Though expressing regret at the turn of events the aluminium tariff debate has taken, Germany’s Chancellor Angela Merkel announced that Europe is preparing to strike back at imports from the United States in retaliation for the Trump administration’s blanket 10-percent tariffs on aluminium.
Shortly after leaving the chilly reception he encountered at last week’s G7 summit in Quebec, Trump announced via tweet that he was no longer party to the joint communique drawn up and signed during the course of the meeting.
Unsurprisingly, the move ruffled feathers with several of the other leaders.
“The withdrawal, so to speak, via tweet is of course … sobering and a bit depressing,” lamented Merkel during a televised interview.
Merkel continued by assuring viewers that the partnership between the EU and the US still survived. However, she said that Europe ought not to continue to place its reliance in its ally in the New World and must now be responsible for charting its own course.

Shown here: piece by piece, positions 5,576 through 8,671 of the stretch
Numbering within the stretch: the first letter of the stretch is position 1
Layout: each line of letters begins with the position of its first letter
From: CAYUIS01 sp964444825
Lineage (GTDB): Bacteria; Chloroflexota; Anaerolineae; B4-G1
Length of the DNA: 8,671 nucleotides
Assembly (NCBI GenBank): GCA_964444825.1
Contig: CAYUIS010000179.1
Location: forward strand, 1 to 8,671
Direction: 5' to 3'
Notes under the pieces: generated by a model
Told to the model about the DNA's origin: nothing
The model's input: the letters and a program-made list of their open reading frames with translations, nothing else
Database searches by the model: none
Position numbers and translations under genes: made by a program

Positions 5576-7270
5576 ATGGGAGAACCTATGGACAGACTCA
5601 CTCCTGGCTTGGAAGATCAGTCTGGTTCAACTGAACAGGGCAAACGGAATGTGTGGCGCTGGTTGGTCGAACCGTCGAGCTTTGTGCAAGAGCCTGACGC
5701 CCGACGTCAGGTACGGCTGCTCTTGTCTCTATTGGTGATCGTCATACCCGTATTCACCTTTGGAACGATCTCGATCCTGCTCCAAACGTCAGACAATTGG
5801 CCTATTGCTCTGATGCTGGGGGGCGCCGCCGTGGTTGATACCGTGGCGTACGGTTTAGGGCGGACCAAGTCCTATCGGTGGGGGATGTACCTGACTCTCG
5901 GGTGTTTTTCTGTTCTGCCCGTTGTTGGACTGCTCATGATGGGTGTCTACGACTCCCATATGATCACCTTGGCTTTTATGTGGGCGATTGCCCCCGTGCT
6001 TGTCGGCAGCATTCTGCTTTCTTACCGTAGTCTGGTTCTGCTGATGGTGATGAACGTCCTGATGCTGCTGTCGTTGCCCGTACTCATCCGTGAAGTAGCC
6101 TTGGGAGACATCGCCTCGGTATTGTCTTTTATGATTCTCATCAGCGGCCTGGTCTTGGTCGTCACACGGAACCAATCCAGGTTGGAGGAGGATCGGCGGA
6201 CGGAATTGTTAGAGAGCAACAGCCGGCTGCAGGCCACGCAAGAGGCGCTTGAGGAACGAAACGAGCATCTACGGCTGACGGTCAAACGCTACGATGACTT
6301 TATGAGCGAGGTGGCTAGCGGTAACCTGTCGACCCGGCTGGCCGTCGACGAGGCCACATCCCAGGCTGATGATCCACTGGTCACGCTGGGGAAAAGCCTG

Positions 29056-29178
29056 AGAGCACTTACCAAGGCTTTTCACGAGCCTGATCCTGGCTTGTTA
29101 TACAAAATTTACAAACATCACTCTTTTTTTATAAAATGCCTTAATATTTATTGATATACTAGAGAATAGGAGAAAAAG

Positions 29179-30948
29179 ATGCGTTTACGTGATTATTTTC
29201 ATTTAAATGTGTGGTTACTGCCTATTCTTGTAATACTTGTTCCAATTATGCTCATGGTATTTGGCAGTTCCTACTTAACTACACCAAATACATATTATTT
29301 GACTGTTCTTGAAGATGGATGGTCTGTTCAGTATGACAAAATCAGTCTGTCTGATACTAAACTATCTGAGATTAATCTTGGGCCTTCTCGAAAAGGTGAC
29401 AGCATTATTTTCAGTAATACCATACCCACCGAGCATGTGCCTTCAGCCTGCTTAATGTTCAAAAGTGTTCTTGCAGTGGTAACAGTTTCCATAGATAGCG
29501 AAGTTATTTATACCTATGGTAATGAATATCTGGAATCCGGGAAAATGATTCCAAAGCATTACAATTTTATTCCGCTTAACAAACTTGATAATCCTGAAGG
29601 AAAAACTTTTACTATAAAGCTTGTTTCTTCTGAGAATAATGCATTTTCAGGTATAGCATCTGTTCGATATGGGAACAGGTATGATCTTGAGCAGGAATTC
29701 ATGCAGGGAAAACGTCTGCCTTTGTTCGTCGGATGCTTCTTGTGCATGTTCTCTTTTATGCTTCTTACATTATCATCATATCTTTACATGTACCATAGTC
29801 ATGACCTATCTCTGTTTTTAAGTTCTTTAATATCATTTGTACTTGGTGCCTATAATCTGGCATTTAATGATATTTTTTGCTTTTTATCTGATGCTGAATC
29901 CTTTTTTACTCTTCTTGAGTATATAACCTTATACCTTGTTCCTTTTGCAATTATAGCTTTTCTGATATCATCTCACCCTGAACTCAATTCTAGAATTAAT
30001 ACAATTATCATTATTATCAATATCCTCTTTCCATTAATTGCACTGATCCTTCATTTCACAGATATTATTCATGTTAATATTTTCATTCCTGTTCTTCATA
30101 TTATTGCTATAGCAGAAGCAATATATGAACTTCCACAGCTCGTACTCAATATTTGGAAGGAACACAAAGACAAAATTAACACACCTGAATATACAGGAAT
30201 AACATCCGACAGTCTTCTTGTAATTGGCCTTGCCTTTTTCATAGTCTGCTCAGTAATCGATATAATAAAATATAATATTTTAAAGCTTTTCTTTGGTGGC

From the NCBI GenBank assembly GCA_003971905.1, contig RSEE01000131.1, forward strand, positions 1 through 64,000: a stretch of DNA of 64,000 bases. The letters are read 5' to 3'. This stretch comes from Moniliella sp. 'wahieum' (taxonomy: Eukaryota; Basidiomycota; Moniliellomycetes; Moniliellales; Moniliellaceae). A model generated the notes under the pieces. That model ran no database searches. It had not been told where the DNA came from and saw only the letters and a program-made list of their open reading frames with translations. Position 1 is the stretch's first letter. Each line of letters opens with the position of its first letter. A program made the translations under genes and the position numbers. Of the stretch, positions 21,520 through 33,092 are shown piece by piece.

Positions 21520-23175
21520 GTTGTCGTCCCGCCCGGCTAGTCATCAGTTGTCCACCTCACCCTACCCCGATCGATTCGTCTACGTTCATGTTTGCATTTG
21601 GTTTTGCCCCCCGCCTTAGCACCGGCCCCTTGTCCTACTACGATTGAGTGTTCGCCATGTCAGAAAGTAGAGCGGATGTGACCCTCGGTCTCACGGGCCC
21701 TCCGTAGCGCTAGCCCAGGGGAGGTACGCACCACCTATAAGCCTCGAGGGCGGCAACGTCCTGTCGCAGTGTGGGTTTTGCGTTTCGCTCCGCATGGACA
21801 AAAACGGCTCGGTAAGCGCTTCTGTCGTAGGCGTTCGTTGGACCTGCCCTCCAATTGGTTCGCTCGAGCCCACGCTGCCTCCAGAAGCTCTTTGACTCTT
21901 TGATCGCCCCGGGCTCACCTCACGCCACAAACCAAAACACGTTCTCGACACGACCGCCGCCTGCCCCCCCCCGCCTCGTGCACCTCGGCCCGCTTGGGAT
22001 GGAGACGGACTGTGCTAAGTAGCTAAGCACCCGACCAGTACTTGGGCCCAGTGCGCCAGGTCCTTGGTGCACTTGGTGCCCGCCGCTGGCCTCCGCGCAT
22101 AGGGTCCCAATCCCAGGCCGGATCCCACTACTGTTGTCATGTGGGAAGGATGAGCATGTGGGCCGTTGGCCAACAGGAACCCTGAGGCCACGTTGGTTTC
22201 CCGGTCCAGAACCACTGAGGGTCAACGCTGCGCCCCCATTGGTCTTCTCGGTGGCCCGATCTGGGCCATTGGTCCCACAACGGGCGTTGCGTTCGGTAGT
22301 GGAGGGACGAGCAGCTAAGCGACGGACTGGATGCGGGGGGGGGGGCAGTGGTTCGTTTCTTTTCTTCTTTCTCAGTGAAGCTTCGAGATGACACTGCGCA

“So we won’t let ourselves be ripped off again and again. Instead, we act then too,” continued Merkel, a contentious tone creeping into her voice.
Later in the interview the German chancellor was queried regarding the possibility of a retaliation by the Trump administration to an EU action by levying new trade sanctions upon imported European automobilies.
“First of all, we’ll try and see if we can prevent this,” she responded. “And then hope that the EU will respond again in the same unity.”
Merkel continued by noting that the entirety of the G7’s leaders pledged to review current trading arrangements with an eye towards avoiding the imposition of more barriers.
The chancellor closed the topic by saying that, though a tariff-free relationship would be best, she noted that any discussion relative to such an agreement would require unfettered access to public tenders and the inclusion of non-tariff trade barriers as well.